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Public Libraries News is the leading source for libraries news in the UK, providing regular posts in a WordPress site, which also feeds out to email subscribers and RSS readers. One particularly impressive aspect is that each news post has a uniform layout with a regular HTML structure - an editorial, changes, ideas, national, international, and local news. Being structured in this way effectively makes it queryable like a database, with the ability to split up the posts into separate datasets.

Step 1. Query the RSS feed

To get hold of the data, yahoo query language (YQL) can be used to access the RSS feed, which is a nice way of only returning fields we are interested in, and returning them in JSON (JavaScript Object Notation) format, making it easier to work with later on.

YQL queries can be tested in the YQL console. The query for getting the last 10 posts from PLN is:

select content:encoded from rss where url=''

That returns a JSON list of the content for 10 posts, example shown below (with list and HTML contents shortened).

    "query": {
        "count": 10
    "results": {
        "item": [

Step 2. Process the JSON data

Having the data available to fetch in JSON means it shouldn't take long with JavaScript/jQuery to retrieve the data and use each content item:

var query = "select content:encoded from rss where url=''";
var url = "" + encodeURI(query) + "&format=json&callback=?";
$.getJSON(url, function(data) {
    $.each(data.query.results.entry, function () {
        // do something with each post

That 'do something with each post' placeholder above is where it gets complex, because each post is HTML text. From that text it'd be useful to get things like each individual local news item, each idea, etc.

Each news story is generally an item within an HTML unordered list. So, to get local news stories, it's a case of limiting to the 'UK local news by authority' section, and fetching each <li> HTML element. Items take the form 'Gloucester - something happened in Gloucester', so splitting by '-' can also separate the location from the news text.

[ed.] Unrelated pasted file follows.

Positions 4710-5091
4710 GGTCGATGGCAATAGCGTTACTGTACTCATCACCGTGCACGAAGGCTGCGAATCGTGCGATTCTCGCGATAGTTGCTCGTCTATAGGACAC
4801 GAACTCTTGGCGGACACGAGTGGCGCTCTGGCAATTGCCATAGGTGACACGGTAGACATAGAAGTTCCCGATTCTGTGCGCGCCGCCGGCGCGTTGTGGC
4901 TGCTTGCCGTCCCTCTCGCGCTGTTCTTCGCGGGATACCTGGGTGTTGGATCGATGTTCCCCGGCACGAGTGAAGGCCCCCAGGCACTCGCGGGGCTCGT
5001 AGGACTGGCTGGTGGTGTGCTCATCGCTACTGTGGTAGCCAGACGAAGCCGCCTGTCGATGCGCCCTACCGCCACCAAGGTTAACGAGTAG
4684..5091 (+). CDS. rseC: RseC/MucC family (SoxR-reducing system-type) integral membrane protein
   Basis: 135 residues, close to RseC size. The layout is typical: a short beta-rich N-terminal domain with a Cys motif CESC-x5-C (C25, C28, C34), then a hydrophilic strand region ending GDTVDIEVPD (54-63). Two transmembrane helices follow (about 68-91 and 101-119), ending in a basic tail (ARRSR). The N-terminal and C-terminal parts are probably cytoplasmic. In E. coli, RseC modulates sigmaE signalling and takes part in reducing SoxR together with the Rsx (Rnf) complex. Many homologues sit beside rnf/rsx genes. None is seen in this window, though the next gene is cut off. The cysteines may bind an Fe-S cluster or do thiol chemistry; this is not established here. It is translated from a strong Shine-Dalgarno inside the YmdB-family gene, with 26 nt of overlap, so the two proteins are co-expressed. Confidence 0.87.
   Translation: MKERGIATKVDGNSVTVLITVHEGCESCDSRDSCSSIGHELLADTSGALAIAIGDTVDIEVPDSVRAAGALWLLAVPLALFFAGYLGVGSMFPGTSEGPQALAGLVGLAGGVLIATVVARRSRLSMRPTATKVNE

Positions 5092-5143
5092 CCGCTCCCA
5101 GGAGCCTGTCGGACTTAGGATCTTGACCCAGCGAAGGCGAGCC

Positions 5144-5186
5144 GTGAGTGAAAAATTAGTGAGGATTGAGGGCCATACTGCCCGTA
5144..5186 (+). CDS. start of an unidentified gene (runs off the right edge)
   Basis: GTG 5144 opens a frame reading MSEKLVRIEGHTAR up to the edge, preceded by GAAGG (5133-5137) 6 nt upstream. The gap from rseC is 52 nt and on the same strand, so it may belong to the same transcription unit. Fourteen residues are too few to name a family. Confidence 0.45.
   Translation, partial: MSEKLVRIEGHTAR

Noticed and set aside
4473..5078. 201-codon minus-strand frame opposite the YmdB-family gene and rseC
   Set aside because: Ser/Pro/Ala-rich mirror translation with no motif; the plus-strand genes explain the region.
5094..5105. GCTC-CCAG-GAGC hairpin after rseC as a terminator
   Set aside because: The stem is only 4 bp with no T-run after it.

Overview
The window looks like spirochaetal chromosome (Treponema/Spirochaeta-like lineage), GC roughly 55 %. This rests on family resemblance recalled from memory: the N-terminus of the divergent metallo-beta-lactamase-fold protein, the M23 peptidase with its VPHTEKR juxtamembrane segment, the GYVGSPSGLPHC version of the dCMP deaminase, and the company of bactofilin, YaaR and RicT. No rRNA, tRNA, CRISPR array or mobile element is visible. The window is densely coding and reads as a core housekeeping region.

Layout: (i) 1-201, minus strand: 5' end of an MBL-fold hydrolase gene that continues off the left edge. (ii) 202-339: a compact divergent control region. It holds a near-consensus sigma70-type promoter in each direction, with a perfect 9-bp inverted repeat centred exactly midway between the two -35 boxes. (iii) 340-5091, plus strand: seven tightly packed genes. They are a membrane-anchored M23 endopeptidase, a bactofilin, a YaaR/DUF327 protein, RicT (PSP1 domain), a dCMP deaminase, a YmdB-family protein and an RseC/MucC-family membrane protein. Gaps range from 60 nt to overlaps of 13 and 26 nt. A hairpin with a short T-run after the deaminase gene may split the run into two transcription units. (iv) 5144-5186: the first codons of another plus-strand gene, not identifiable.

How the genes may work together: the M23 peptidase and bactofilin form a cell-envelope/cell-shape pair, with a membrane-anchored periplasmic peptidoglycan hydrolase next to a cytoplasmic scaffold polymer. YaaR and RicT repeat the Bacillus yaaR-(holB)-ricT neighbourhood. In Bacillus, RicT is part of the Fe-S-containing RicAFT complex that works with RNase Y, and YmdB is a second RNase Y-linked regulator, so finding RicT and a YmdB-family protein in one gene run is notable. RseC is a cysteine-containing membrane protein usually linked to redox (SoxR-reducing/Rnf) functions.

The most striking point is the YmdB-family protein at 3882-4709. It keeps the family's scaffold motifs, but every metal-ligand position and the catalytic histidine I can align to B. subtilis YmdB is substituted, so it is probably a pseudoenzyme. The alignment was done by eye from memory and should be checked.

// get each local news by authority list item (li).
var stories = $("strong:contains('local news')", htmlToSearch).parent().next().find('li');
$.each(stories, function() {
    var text = this.text;
    var html = this.innerHTML;
    var location = text.split('–')[0];
    var storyText = text.split('–')[1];

Step 3. DataTables

Text processing largely done, DataTables is a free JavaScript/jQuery plugin providing feature-rich interactive web tables with very little effort. It can automatically provide paging and searching functionality in a table, which is especially useful when viewing large amounts of data. The getting started guide is here.

Dynamically creating a table of locations and news stories, and applying datatables formatting to it provides the following view:

location news

Step 4. Set up a map

Tables are fine, but in this case locations are involved, so mapping is possible. Leaflet maps will provide a free mapping engine, and open street map provides the base maps (the tiles on the screen), and also the location lookups from name (e.g. barnet) to geo-coordinates (latitude/longitude). Basic setup for leaflet maps can be found in their quick start guide. An example of taking a text location, geocoding it, and adding a marker is:

var geocodeUrl = '' + location + ',uk&format=json&json_callback=?';
$.getJSON(geocodeUrl, function (data) {
    longitude = data[0].lon;
    latitude = data[0].lat;
    // add a marker in the given location
    L.marker([lat, lon]).addTo(map).bindPopup('some popup text');

To illustrate the map code this example page should perform an up to date query for libraries news data, separate them into news stories and locations, geocode each of these, and display the results on a map. It may take a few seconds.

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